The article was published a few weeks after Vidal had totaled his Ferrari on the outskirts of Santiago while under the influence on his way back from a casino—you can understand why people in Munich were skeptical. Many also remembered the war of words between Vidal and Bayern in the summer of 2011. At the time, Bayern thought they had reached an agreement with the Chilean about signing him from Bayer Leverkusen. Then suddenly Vidal left for Turin. Bayern’s president, Uli Hoeneß, publicly accused the player of having “broken his word.” This was what stuck in people’s minds, even though Vidal explained that Leverkusen’s director of football, Rudi Völler, had vetoed the transfer to another German club.
But that was then, and this is now. Now everybody at Bayern seems to have taken to the Chilean despite his terrifying exterior, the mohawk and the scowl and the tattoos. When I met him the day after the Christmas party, his middle-aged helper did the interpreting.
My last question concerned Vidal’s future, the sort of thing proper football journalists are supposed to ask: “Don’t you think your physical and passionate style would be perfectly suited to Premier League football?” I wait for the woman to translate for me, but she just glares in mock anger. Finally, she says, “I’m not going to ask him this because I will never let him leave this club.”
The Mia San Mia Finsing supporters’ club members are not letting him leave, either. After the cake and the gifts and the questions, Vidal signs autographs. He signs shirts, posters, and baby bodysuits (with the babies inside). Twice I have to go outside to get fresh air. Vidal, meanwhile, scribbles his name and talks to fan after fan with the patience of a Buddhist monk (and the stamina of an athlete in midseason form).
And then, at last, the Vidal we all know and admire (or fear, if he’s not playing for your team) emerges. The president of the supporters’ club asks him if he would mind demonstrating his PlayStation skills by taking on a fan—“Not an entire game, just five minutes or so.”
The fan in question turns out to be in his early teens. He picks Bayern Munich as his team. Vidal chooses Chilean giants Colo-Colo. The two settle down in chairs in front of a large screen. Within seconds, a crowd forms around them to have a closer look at the action.
Vidal is good, but the boy seems to have more experience—and no nerves. He quickly takes the lead when a player in red wrestles the ball across the line. The goal scorer for Bayern Munich is: Ar-tu-ro Vi-dal! Laughter echoes around the gym. Some fans start up a Bayern song, as if they were watching a real match.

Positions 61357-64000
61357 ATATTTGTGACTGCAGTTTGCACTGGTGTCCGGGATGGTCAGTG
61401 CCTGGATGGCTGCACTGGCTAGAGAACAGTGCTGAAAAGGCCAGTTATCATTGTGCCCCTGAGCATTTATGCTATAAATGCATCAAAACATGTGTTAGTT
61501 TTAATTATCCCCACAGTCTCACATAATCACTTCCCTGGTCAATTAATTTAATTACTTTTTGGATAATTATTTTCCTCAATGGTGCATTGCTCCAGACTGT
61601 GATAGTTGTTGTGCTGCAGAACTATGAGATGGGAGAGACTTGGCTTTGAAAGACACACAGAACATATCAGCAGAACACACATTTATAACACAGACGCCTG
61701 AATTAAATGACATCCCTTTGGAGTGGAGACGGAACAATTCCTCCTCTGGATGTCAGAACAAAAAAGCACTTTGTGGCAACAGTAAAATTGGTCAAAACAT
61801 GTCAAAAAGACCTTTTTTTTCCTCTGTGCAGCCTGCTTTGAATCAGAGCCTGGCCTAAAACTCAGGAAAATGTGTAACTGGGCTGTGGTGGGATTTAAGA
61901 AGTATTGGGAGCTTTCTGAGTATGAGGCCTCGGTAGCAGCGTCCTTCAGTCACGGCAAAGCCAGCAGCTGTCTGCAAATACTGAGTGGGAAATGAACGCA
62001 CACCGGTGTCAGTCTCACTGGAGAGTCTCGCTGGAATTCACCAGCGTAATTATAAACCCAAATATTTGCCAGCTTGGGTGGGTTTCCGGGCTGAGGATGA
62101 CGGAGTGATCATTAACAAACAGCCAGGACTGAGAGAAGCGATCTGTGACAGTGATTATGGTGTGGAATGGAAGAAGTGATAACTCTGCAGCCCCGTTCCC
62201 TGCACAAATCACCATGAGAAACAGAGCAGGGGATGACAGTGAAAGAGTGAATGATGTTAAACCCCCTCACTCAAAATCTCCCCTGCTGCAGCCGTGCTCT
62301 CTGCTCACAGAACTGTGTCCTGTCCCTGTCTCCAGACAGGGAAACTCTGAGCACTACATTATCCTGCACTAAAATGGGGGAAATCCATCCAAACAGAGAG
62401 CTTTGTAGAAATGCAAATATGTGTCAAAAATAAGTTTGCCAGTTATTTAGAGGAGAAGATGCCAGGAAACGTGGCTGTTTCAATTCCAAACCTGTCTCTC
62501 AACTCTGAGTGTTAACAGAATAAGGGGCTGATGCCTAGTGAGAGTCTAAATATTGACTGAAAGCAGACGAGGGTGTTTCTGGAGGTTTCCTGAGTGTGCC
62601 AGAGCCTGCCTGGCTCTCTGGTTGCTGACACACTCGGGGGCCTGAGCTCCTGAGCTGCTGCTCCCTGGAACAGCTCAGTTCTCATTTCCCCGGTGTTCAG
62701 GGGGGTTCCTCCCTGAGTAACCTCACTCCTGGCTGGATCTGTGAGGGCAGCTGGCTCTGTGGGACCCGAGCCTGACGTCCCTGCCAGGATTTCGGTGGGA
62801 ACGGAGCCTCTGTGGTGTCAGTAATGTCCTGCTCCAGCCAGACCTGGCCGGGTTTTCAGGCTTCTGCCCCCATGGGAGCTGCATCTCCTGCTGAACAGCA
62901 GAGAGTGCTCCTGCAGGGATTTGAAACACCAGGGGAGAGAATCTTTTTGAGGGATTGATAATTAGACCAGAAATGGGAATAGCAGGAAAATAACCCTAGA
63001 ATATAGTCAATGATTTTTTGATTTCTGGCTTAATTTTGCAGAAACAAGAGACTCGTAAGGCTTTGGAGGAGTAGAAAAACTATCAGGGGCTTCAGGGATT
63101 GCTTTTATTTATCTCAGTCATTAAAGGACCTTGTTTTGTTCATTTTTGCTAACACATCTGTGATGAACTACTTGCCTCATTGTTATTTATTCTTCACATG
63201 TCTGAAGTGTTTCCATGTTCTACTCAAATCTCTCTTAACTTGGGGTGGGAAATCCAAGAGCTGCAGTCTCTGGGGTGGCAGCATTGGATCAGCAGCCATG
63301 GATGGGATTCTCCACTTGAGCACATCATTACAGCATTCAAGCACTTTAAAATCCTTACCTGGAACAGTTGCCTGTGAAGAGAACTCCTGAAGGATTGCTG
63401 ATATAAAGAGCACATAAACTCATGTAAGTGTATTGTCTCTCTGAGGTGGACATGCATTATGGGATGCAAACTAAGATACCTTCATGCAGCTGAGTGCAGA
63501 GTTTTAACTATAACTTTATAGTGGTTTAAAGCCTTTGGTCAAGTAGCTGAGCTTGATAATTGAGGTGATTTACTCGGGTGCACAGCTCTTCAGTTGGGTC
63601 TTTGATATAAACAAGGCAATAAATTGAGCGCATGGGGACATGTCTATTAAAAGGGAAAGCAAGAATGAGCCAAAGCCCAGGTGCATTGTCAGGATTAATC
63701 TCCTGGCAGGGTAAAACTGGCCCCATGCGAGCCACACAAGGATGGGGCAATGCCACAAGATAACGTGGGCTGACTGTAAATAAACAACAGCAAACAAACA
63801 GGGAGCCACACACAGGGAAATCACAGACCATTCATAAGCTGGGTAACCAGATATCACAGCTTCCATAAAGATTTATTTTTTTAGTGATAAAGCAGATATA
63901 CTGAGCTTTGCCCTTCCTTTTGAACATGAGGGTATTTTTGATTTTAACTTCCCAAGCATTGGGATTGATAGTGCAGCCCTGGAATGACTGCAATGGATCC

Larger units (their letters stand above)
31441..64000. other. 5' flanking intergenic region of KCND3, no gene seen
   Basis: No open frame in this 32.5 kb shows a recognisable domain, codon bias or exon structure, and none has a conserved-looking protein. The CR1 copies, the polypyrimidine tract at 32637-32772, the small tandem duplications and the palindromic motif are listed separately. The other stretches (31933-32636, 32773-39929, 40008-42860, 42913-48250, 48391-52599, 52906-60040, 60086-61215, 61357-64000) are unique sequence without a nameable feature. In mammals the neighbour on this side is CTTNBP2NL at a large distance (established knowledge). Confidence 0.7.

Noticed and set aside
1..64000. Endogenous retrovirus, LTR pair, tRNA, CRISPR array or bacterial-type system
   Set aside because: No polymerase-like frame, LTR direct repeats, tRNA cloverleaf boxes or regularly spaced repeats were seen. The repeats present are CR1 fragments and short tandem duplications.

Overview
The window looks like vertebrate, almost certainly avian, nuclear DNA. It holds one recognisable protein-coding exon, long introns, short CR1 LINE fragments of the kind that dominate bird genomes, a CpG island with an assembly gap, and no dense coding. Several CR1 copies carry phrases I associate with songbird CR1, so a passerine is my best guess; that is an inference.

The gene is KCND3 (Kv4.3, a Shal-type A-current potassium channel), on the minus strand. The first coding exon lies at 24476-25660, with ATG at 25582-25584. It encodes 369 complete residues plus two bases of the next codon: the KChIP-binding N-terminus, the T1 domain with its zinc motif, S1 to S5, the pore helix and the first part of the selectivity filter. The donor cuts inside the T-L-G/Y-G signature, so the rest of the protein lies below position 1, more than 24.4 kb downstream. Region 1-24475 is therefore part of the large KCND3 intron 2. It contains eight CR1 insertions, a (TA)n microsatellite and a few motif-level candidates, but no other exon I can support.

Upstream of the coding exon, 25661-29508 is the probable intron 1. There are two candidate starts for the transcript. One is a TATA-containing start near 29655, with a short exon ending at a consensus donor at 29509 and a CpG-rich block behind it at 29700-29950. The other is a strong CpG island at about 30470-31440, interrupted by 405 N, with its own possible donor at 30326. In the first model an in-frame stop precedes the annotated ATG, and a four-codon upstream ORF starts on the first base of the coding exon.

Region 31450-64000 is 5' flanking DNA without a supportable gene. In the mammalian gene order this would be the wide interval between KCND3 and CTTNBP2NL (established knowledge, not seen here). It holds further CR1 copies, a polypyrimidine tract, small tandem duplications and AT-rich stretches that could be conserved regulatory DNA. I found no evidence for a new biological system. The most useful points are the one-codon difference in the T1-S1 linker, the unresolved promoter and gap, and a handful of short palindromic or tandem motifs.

But Vidal—the real one, not the digital version—has stopped smiling. His eyes are on the screen. Which suddenly goes black.
“The five minutes are up,” the supporters’ club president announces. “Thank you very much, Arturo, for having a bit of a laugh with us.” Hushed words are exchanged on the stage. The president raises his arms. “Arturo wants to keep playing. The warrior hates losing!”
The screen comes back to life. Now Colo- Colo are aggressive. The boy senses he’s in trouble and tries to pass the ball around at the back. It’s a mistake. He’s robbed in possession, and deep into the second half, the Chileans equalize. Vidal clenches a fist in celebration.
Vidal was 12 when he joined the Santiago club. This was the moment he realized he could become a professional football player. Which also meant his talent gave his family a chance to escape a life of poverty. It must have put enormous pressure on the boy, whose ne’er-do-well father had been thrown out by his mother years earlier. But Vidal says he loved the game too much to feel any pressure.
It seems fair to suggest that Vidal knew he had made it—and secured a future for his family—only when he went to the promised land, Europe. In 2007, at age 22, he left Colo- Colo and signed for Bayer Leverkusen. Hard to believe, but he didn’t have a single tattoo at that time. Is it too much to presume that he needed some sort of armor to survive so far from home in a foreign country? A second skin? War paint?
All these years later, he’s almost an honorary Bavarian: When he wins a penalty against the young Bayern fan, there are loud cheers all around—and then groans of disappointment when the Chilean presses the wrong button on the controller and fluffs his penalty. Colo-Colo are in command now, but time is running out.
With seconds left on the clock, the digital Colo-Colo player runs into Bayern’s box. The virtual Manuel Neuer leaves his line. Although he’s shooting from a tight angle, the striker somehow finds an opening and puts the ball past Neuer and into the net: 2-1.
Vidal celebrates with fist pumps. The boy hangs his head. The crowd applauds. The man next to me shakes his head, laughing, then says to nobody in particular: “That guy’s a winner.”
This article first appeared in issue 10 of Eight by Eight. Please consider subscribing, and supporting our independent football magazine.